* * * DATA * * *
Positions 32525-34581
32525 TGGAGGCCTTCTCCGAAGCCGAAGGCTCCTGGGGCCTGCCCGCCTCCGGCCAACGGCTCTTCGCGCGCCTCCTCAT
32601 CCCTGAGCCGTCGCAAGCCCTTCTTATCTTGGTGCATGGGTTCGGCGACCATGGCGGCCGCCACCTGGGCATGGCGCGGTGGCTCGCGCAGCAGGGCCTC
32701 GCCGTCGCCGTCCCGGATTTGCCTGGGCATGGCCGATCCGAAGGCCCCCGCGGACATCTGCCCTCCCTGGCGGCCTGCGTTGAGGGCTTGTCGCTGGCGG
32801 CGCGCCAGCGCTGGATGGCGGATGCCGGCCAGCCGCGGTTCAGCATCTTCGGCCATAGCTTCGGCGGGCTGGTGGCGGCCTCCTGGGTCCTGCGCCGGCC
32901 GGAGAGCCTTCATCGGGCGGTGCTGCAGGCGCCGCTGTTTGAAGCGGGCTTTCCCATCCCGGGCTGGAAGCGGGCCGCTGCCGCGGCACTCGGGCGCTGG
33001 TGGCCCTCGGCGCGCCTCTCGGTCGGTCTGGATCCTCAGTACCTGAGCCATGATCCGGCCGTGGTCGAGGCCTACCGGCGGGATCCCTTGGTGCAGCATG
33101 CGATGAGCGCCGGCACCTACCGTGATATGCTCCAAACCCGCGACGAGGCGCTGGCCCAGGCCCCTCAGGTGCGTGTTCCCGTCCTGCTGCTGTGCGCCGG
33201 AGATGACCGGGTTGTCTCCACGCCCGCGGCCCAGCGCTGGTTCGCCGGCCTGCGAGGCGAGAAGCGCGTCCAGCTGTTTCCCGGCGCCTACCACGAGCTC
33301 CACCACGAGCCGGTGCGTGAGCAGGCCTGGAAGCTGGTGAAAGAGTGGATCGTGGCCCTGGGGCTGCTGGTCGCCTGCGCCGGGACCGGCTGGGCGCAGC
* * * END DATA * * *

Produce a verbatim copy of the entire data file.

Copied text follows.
Positions 32525-34581
32525 TGGAGGCCTTCTCCGAAGCCGAAGGCTCCTGGGGCCTGCCCGCCTCCGGCCAACGGCTCTTCGCGCGCCTCCTCAT
32601 CCCTGAGCCGTCGCAAGCCCTTCTTATCTTGGTGCATGGGTTCGGCGACCATGGCGGCCGCCACCTGGGCATGGCGCGGTGGCTCGCGCAGCAGGGCCTC
32701 GCCGTCGCCGTCCCGGATTTGCCTGGGCATGGCCGATCCGAAGGCCCCCGCGGACATCTGCCCTCCCTGGCGGCCTGCGTTGAGGGCTTGTCGCTGGCGG
32801 CGCGCCAGCGCTGGATGGCGGATGCCGGCCAGCCGCGGTTCAGCATCTTCGGCCATAGCTTCGGCGGGCTGGTGGCGGCCTCCTGGGTCCTGCGCCGGCC
32901 GGAGAGCCTTCATCGGGCGGTGCTGCAGGCGCCGCTGTTTGAAGCGGGCTTTCCCATCCCGGGCTGGAAGCGGGCCGCTGCCGCGGCACTCGGGCGCTGG
33001 TGGCCCTCGGCGCGCCTCTCGGTCGGTCTGGATCCTCAGTACCTGAGCCATGATCCGGCCGTGGTCGAGGCCTACCGGCGGGATCCCTTGGTGCAGCATG
33101 CGATGAGCGCCGGCACCTACCGTGATATGCTCCAAACCCGCGACGAGGCGCTGGCCCAGGCCCCTCAGGTGCGTGTTCCCGTCCTGCTGCTGTGCGCCGG
33201 AGATGACCGGGTTGTCTCCACGCCCGCGGCCCAGCGCTGGTTCGCCGGCCTGCGAGGCGAGAAGCGCGTCCAGCTGTTTCCCGGCGCCTACCACGAGCTC
33301 CACCACGAGCCGGTGCGTGAGCAGGCCTGGAAGCTGGTGAAAGAGTGGATCGTGGCCCTGGGGCTGCTGGTCGCCTGCGCCGGGACCGGCTGGGCGCAGC